Inez Cook was quite an industrious housekeeper, often changing bedrooms - moving furniture around.  One night Charles came home real late from a freighting trip, started undressing for bed in the dark, only to have Mrs. Cook exclaim from the next room, that he was in Anna's room.  Small groups of Indians often passed by their ranch on visits between reservations in Montana and South Dakota.  One time, while Mr. Cook was absent, a good size group of Sioux Indians came through with their horses and wagons. They were short of provisions and wanted to be fed. With some misgivings, with their help, Mrs. Cook made biscuits in a dutch oven from a barrel of flour, and from a side of beef, fried steaks on an out­ door grill. She was happy to relate later, that the Indians were very polite and considerate of her and the children.  Years later when making their annual visits back and forth, some of the older Indians made friendly inquiries about Mr. and Mrs. Cook. Before the white man came, this area must have been very popular with the Indians, as many old camps, teepee rings, etc. are evident in the vicinity.

The first school in the S&G (later Dewey) area was a small log building, about one mile south of the Cook ranch buildings and about two miles north of the present site of Dewey.  It was called the "Cook School". The teacher, Miss Zilpha Campbell, boarded with the Cooks.  In November, 1897 she married Walt Soper, a former S&G ranch cowboy, who had started his own ranch east near Hells Canyon.

Charles Cook sold the place three miles north of S&G to John Sullivan in 1897. The Cooks then moved to the old S&G head­ quarters ranch, one-half mile east of the S&G railroad station and stockyards. About the time this move was made, Mr. Cook be­came interested in the Wild West Show business, so in 1898, with the three oldest boys, Andy, Arthur and Amos, a bunch of wagons, bucking horses, native wild animals and curiosities from Wyoming and the Bad­ lands, he headed for Iowa and Missouri.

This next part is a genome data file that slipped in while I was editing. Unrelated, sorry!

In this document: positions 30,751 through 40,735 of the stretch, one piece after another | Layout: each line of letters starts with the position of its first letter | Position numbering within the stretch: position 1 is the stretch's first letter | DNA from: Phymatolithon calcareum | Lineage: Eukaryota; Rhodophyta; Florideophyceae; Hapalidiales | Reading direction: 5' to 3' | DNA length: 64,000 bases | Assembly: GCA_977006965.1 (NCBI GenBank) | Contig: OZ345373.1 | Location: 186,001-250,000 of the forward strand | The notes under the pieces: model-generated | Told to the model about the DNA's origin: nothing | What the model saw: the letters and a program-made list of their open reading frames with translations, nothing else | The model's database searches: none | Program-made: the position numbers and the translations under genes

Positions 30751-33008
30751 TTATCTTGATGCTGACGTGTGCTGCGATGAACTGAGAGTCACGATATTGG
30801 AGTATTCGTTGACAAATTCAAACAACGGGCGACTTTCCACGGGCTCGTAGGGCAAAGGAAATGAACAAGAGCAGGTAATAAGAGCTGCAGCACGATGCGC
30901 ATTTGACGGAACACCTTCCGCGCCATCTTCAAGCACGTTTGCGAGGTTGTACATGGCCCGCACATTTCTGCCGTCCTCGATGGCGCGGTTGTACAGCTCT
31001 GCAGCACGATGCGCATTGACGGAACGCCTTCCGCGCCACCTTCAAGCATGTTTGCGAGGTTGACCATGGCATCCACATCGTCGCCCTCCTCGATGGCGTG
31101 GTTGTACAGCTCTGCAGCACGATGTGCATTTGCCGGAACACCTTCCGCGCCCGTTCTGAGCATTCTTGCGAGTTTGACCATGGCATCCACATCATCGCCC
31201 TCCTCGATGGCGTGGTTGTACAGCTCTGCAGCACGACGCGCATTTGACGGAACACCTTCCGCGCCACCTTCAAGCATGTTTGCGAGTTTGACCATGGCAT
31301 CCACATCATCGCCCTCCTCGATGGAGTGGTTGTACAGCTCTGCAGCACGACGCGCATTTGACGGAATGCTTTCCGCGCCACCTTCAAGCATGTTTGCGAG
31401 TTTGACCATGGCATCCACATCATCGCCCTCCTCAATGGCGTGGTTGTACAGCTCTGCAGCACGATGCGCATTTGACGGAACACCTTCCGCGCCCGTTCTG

They had some success until sickness along with loss of animals, made continuation of the show impossible. The show went from bad to worse, so they started back to the S&G.  They arrived in O'Neill, Nebr. the fall of 1899.   Though they had no show, they had a bunch of horses and wagons.  Mr. Cook rented a house for the family and a place for the horses in O'Neill, got the younger children in school, took the three oldest boys, four wagons and 16 horses, went out to the sandhills south of O'Neill, came back with four wagon loads of buffalo and cattle bones, got a car from the North­ Western Railroad Company, loaded it and shipped the bones to the Omaha Glue Factory.  He then put Arthur and Amos in school, and with his oldest son Andy, gathered iron, bought copper, rubber and zinc and shipped car after car, they were in business again. In later years, Arthur used to sing the song, "Have you any rags, any bones, any bottles today, for the ragman when he comes around this way."  Evidently this was a reminder of the old days in O'Neill. They liked the O'Neill area, but mainly due to the avail­ability of schools, they stayed over a year, putting in a crop on leased land, eight miles east of O'Neill in 1900.  They left O'Neill for the S&G in April 1901.